Over the past ten years Icelandic black metal really exploded in popularity throughout the underground, thanks to prominent bands like Svartidauði and Misþyrming with plenty of others waiting to be discovered. Compared to a lot of others that are regularly releasing material, Icelandic bands have tended to take their time and have longer gaps between albums or EP’s. Which brings us to Mannveira, who formed in 2010 and has members that are in groups you may have listened to before like Naðra, Abominor, and Andavald. After putting out an EP and split between 2014 and 2016 they’ve been quiet for the past few years, finally unleashing a full length titled Vítahringur. It may sometimes fall a bit too closely to the approach that others from their country have adopted, but the level of polish and tense atmosphere on display still make this a compelling listen for those that like the style.
Vítahringur comes in at a compact thirty-five minutes, but it utilizes that span of time well by favoring slower and methodical build-ups. A lot of the Icelandic black metal I’ve heard over the past ten years has either opted for raging blasting and density right from the start or taken its time to create tense and pitch-black atmosphere before unleashing more violent bursts. Mannveira certainly favors the latter, letting darker melodies ebb and flow over the recording until they explode into a torrent of scorching riffs that feel like its raining volcanic ash down on the listener. Sometimes the tempos are slow enough that they even channel a little bit of doom, though the tonality remains firmly entrenched in black metal territory. It’s highly polished and given the brief run time it never feels like the band is stretching their build-ups out too far, but the one issue I did have with this release is that the tools it uses end up feeling just a bit too similar to other Icelandic groups. Don’t get me wrong, the utter dark and bleak tones are appealing and there are some intense peaks, but Mannveira hasn’t fully developed an identity that truly sets them apart from their other projects. There are hints of differentiating elements, such as the almost tribal sounding rhythms at the beginning of “Í köldum faðmi” and the subtle bursts of electronic feedback that add to the creepiness of the instrumentation, and I think if the band continues to build on nuances like this they’ll stand out even further in the future.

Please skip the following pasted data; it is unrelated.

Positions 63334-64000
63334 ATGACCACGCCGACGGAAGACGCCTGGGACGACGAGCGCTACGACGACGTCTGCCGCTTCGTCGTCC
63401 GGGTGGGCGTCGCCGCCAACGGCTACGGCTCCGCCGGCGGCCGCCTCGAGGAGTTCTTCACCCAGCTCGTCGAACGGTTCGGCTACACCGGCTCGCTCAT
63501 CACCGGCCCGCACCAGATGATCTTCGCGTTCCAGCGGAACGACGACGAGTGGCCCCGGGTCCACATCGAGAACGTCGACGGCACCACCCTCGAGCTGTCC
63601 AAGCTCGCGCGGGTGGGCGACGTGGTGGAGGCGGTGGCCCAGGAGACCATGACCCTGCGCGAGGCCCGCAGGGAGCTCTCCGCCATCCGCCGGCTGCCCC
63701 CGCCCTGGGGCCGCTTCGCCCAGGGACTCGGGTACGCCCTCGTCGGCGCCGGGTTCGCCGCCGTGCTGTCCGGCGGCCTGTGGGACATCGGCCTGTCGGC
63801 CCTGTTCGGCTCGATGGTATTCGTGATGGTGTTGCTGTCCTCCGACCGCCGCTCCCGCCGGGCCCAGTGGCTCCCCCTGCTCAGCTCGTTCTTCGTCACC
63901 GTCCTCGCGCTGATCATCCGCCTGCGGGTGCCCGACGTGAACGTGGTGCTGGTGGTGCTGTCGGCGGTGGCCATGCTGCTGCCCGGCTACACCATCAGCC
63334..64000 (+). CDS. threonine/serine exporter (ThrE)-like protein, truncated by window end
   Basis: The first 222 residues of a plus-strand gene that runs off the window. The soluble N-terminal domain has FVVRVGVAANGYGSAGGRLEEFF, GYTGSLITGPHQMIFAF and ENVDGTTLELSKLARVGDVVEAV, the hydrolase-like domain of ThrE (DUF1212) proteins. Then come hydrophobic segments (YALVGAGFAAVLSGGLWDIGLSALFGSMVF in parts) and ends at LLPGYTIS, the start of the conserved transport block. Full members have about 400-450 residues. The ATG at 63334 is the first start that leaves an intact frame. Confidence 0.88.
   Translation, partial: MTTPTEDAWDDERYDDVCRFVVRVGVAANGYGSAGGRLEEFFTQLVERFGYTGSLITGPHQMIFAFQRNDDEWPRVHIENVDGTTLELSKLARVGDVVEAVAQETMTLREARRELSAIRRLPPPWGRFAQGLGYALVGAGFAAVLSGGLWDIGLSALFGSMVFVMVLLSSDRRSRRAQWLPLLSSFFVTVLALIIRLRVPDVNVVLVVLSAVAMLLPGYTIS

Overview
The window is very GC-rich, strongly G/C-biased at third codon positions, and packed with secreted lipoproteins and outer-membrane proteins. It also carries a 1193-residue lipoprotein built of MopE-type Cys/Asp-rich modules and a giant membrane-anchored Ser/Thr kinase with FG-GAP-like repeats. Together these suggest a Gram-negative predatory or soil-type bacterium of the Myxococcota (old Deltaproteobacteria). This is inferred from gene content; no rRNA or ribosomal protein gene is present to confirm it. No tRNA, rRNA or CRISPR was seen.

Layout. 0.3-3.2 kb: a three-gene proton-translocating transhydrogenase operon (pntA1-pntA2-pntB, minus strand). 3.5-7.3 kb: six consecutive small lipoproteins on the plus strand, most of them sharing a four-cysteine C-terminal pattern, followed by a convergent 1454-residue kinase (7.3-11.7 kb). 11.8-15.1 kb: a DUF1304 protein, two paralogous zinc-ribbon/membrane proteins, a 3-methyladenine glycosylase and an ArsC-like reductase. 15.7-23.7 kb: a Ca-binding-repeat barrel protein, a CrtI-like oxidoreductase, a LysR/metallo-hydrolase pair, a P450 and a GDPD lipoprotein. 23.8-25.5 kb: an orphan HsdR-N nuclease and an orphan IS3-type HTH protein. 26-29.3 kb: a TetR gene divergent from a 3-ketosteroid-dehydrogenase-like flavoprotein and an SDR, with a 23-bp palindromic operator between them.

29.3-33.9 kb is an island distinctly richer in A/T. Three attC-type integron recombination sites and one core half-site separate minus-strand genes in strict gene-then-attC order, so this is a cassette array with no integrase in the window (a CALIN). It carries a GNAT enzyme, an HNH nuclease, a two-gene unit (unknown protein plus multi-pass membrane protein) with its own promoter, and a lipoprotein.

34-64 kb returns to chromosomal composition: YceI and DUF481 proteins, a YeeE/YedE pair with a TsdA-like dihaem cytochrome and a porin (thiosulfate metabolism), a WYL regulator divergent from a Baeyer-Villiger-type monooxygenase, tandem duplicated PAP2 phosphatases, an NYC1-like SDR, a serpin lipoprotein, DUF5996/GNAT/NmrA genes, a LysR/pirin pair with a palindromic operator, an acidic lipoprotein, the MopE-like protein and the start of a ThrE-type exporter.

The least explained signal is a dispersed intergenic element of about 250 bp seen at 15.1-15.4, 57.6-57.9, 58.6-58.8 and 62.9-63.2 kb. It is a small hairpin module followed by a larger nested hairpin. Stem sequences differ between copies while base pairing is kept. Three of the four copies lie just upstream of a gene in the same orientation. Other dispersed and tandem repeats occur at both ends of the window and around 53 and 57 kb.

The vocal work is an area where Mannveira immediately caught my attention, as Illugi has a raspy scream/growl that has enough distortion to it that you feel like you’re hearing something lurking beneath the depths of the earth. This is particularly true on “Í köldum faðmi” where early on Illugi sounds like he’s off in a dark cave and the chants/screams are reverberating throughout the entire recording. It’s easily one of the creepiest and tense couple seconds I’ve heard on a black album in recent memory, and the rest of the performance is able to replicate this same sense of tension without wavering. Icelandic black metal continues to have some of the darkest and powerful vocal performances, and Mannveira doesn’t disappoint in this regard.
Don’t get me wrong, Mannveira has clearly used the past five years to further polish their material and make their build-ups and attacks precise, and anyone that has been drawn into the dark and ominous nature of Icelandic black metal will find plenty to like on their debut. But there are quite a few similarities between their hints of twisted melodies and methodical approach that remind me just a bit too much of some of their other countrymen, and this is where I think the group still has room to further expand outwards towards their own path. Hopefully it won’t be another six years to find out though, as this is a strong foundation that is likely to lead to some great things. Vítahringur is available from Dark Descent Records.
-Review by Chris Dahlberg
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